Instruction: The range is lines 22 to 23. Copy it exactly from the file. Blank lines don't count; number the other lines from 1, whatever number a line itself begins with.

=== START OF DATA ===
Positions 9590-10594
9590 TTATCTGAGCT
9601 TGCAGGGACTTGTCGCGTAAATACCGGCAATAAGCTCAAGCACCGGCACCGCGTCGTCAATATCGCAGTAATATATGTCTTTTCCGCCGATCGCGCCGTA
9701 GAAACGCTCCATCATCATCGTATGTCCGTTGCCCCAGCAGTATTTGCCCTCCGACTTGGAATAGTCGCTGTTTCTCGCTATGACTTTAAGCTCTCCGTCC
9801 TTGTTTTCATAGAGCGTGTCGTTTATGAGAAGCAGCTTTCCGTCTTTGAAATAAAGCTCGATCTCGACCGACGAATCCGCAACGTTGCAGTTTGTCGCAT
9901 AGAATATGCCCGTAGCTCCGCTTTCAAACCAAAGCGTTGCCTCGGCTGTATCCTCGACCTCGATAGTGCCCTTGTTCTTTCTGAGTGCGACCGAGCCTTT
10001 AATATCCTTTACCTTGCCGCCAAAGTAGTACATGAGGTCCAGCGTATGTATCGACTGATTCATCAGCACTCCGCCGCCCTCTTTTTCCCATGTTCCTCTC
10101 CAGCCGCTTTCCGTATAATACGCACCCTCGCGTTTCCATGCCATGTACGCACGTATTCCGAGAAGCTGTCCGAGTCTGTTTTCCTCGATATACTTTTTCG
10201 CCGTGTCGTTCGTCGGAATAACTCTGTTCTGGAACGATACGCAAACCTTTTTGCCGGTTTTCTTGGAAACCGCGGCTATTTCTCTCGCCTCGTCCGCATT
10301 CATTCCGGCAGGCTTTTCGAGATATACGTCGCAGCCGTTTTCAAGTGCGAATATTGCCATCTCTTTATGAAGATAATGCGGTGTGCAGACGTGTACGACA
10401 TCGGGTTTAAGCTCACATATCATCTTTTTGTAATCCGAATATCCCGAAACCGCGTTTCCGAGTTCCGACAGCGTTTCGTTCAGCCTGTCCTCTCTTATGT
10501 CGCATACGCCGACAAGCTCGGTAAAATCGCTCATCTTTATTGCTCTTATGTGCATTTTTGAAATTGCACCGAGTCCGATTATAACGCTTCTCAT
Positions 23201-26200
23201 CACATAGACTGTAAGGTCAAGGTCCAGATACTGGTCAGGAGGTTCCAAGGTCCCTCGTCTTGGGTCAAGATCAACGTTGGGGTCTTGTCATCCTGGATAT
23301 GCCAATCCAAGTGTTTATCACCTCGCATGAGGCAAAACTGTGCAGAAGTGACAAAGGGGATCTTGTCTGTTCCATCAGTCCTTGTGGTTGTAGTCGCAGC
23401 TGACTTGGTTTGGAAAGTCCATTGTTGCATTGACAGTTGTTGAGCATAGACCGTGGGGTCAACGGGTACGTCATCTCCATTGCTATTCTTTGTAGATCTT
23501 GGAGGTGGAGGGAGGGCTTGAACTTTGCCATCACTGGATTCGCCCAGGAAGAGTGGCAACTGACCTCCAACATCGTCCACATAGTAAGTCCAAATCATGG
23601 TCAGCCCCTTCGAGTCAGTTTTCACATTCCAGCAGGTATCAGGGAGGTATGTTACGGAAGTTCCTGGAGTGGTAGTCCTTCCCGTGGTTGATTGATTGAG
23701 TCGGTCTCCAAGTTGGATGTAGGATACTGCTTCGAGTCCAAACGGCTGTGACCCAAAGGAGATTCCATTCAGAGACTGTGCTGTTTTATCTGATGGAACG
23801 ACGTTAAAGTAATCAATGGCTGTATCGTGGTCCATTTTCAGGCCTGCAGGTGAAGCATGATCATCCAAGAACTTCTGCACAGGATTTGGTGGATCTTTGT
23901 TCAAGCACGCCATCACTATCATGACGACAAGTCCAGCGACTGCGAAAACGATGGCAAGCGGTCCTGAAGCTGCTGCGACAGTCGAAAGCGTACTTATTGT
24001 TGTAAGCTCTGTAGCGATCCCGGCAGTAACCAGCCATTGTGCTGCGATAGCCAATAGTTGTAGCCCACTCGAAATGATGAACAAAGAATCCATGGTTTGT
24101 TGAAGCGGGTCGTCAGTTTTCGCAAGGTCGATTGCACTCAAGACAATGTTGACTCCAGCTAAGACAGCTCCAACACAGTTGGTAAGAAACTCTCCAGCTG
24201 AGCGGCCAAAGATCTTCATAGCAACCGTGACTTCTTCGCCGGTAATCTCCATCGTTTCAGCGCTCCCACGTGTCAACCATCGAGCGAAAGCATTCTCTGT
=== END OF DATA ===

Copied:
24001 TGTAAGCTCTGTAGCGATCCCGGCAGTAACCAGCCATTGTGCTGCGATAGCCAATAGTTGTAGCCCACTCGAAATGATGAACAAAGAATCCATGGTTTGT
24101 TGAAGCGGGTCGTCAGTTTTCGCAAGGTCGATTGCACTCAAGACAATGTTGACTCCAGCTAAGACAGCTCCAACACAGTTGGTAAGAAACTCTCCAGCTG